The former Russian ambassador to Syria has issued sharp criticism of Syrian regime President Bashar Al-Assad, questioning his ability to reform and rebuild the country while exposing Russia's increasing irritation with its ally that it has supported for the past decade.
In an article published by the Russian International Affairs Council (RIAC), former Ambassador Aleksandr Aksenenok stated: "Damascus is not particularly interested in displaying a far-sighted and flexible approach continuing to look to a military solution with the support of its allies and unconditional financial and economic aid like during the old days of the Soviet-US confrontation in the Middle East."
He claimed that "it is often difficult to differentiate between the anti-terrorist struggle and violence on the part of the government toward its opponents in that country," referring to the ongoing nine-year civil war between the regime and the Syrian opposition forces which both Al-Assad and Russia label terrorists.
As a result of this confusion, "tensions have again escalated in the southwestern regions of Syria (the provinces of Daraa and Quneitra), which have been freed under the agreements with a part of the armed opposition on actually the semi-autonomous local power sharing." He acknowledged that in the territories recaptured by the regime, the "outrages by Syrian secret services" had resulted in the fact that "'Mysterious' murders, threats and abductions have become more frequent."
Aksenenok asserted that the regime made the mistake of boasting of "victory" following its recapture of much of the country's territory throughout the past few years, and that the regime forces are incapable of being as powerful as they were prior to the war which has impeded its efficiency in capturing the last opposition-held stronghold of Idlib province.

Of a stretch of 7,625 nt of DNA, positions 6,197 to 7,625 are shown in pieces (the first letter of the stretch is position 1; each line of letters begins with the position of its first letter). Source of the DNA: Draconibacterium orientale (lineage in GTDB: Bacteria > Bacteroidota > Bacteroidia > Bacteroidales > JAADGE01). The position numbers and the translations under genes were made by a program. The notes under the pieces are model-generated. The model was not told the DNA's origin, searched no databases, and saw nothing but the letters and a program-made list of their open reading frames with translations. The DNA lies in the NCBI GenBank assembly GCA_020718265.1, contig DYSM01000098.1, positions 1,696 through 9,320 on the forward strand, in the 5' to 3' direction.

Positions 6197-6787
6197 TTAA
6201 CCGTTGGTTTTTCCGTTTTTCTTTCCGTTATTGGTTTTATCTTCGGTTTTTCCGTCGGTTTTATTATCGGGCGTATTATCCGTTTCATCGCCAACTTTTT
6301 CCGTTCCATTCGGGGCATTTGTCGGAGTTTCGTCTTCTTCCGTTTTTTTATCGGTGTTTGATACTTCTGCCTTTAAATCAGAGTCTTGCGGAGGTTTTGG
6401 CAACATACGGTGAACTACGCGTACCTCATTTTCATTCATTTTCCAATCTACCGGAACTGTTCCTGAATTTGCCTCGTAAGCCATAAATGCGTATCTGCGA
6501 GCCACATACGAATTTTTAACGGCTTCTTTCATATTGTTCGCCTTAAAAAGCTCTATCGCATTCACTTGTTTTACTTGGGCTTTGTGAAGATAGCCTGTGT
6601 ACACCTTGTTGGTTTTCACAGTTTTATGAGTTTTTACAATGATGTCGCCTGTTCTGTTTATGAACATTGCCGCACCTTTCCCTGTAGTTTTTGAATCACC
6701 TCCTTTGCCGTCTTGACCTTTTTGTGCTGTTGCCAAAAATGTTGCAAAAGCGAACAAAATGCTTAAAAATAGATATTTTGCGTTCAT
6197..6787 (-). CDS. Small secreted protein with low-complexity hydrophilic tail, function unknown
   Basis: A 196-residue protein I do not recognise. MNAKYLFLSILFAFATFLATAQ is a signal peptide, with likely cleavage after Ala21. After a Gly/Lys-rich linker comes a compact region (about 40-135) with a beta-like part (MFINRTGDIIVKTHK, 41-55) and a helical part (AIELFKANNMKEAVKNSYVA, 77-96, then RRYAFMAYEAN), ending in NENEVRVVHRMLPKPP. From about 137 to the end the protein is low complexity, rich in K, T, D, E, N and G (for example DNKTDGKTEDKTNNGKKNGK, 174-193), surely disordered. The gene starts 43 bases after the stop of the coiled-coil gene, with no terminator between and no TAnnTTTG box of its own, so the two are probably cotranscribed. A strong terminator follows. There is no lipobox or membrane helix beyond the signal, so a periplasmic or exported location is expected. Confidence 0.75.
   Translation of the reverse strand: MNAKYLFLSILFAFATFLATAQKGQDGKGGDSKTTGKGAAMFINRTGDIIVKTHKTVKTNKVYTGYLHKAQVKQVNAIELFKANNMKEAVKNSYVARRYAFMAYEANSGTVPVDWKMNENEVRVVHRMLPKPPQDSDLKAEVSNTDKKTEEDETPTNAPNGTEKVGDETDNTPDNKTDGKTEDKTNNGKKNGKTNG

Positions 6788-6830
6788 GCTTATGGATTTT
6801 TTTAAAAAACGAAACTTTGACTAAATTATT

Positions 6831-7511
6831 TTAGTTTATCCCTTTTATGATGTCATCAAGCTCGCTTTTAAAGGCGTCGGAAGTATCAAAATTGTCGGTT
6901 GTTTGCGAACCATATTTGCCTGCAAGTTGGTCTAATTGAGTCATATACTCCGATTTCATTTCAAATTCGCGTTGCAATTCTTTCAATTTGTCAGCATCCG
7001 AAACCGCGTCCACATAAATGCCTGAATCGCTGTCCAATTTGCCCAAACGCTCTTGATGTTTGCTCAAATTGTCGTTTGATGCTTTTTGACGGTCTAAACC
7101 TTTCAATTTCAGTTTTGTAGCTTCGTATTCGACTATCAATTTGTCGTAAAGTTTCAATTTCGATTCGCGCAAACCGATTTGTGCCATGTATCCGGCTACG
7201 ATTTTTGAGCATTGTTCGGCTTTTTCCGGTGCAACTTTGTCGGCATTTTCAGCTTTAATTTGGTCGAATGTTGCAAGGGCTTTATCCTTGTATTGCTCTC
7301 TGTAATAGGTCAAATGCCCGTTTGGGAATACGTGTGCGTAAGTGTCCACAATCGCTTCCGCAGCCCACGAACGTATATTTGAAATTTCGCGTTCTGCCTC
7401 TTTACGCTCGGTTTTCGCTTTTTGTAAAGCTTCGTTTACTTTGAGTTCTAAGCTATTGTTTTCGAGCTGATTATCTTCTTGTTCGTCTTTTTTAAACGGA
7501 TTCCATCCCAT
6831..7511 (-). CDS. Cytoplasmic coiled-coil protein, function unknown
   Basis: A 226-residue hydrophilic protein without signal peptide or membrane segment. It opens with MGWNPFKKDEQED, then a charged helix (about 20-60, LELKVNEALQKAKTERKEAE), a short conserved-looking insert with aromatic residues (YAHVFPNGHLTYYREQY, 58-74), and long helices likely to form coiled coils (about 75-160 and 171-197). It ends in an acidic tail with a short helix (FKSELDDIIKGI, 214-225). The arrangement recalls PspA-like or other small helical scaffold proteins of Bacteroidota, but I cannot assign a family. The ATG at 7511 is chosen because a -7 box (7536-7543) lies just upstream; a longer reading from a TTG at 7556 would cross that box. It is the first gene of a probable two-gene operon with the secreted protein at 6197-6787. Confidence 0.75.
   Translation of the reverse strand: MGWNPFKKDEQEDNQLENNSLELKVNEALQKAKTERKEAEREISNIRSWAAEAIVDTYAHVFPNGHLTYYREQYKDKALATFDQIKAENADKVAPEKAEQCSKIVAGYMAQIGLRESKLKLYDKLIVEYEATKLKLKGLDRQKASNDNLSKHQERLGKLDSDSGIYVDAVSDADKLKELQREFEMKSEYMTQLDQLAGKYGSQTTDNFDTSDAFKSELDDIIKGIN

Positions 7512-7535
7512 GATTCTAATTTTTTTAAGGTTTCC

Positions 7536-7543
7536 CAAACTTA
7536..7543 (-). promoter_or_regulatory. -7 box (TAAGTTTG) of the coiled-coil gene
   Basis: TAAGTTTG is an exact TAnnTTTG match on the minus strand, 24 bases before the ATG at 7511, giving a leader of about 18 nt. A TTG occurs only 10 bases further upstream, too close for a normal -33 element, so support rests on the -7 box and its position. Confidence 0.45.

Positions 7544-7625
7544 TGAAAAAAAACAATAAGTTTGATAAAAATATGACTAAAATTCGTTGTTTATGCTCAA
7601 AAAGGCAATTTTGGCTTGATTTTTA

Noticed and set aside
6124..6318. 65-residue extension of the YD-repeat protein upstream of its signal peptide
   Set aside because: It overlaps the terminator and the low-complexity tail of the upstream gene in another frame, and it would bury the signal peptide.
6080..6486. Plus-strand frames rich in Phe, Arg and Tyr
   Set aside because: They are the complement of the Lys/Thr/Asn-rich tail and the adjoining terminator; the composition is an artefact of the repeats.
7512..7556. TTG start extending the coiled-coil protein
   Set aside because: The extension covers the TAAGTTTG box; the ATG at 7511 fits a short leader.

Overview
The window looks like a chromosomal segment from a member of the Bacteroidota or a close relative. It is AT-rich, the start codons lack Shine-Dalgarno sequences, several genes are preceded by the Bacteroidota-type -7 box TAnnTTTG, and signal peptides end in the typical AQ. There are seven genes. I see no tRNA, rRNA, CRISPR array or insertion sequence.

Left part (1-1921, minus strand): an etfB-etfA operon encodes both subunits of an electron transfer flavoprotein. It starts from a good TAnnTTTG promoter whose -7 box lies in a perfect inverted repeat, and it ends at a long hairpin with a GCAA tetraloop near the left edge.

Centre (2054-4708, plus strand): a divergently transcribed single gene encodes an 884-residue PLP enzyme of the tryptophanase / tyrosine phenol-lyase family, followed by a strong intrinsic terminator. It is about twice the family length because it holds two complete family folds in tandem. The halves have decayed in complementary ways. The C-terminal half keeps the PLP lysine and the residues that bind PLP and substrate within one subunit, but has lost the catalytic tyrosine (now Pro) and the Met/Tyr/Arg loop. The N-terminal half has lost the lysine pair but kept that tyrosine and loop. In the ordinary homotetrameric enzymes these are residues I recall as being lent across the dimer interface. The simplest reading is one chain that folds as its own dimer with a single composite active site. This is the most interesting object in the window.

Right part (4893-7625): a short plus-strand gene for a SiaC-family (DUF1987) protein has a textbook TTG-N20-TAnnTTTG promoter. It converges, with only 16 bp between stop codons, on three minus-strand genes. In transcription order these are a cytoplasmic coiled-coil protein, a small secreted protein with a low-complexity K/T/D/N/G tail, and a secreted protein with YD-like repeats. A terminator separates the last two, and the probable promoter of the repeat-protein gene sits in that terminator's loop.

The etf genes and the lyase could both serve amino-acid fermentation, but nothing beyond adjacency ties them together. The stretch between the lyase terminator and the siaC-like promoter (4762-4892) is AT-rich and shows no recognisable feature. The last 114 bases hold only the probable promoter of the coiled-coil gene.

"Despite the tactical successes, achieved mostly with the support of the Russian Aerospace Forces, the military campaign in Idlib has illustrated the limits of what's possible. During the war years, the Syrian army sustained big losses in troops and equipment. The strength of the combat capable elite troops, being restored with Russia's assistance, has also declined."
This, he wrote, makes the regime's rhetoric of fully regaining its territory more of an illusion as "High level statements on the use of force if Turkish and US troops do not leave Syria appear divorced from reality."
The former ambassador then went on outline the extent to which the Syrian regime has been unable to manage its economy and the huge impacts that the war has had on the country's civilian population and infrastructure. "Syria has sustained the biggest losses of all the conflicts in the Middle East. From 2011 through 2018, GDP fell by almost two thirds from $55 billion to $22 billion a year. This means that recovery costs (that amount to at least $250 billion) are equal to 12 times the current GDP. According to the World Bank, about 45 percent of housing has been destroyed, including a quarter of it that was razed to the ground. Over half of health facilities and about 40 percent of schools and universities are out of operation," he said.
With such an impact and large-scale destruction brought about by the war and the regime's misrule, Aksenenok predicted that in the future – should Al-Assad continue to rule – the regime would be incapable of reforming the country and making it functional. "In the course of military de-escalation it is becoming increasingly obvious that the regime is reluctant or unable to develop a system of government that can mitigate corruption and crime and go from a military economy to normal trade and economic relations," he stated.
According to prominent Syrian economists, the central government in Damascus is failing to restore control over economic life in the more remote provinces.
Despite Russia's military assistance to the Assad regime throughout the civil war, it has increasingly come to see the regime as a burden due to its constant violation of ceasefires and undermining of peace agreements made between Russia and other states.
Most recently, for example, Russia sent its Defence Minister Sergei Shoigu to Damascus last month in order to sternly warn Al-Assad not to break the recent Idlib ceasefire deal struck between Turkey and Russia. It was revealed shortly afterwards that it was in response to the fact that Al-Assad was on the verge of violating it at the behest of the United Arab Emirates.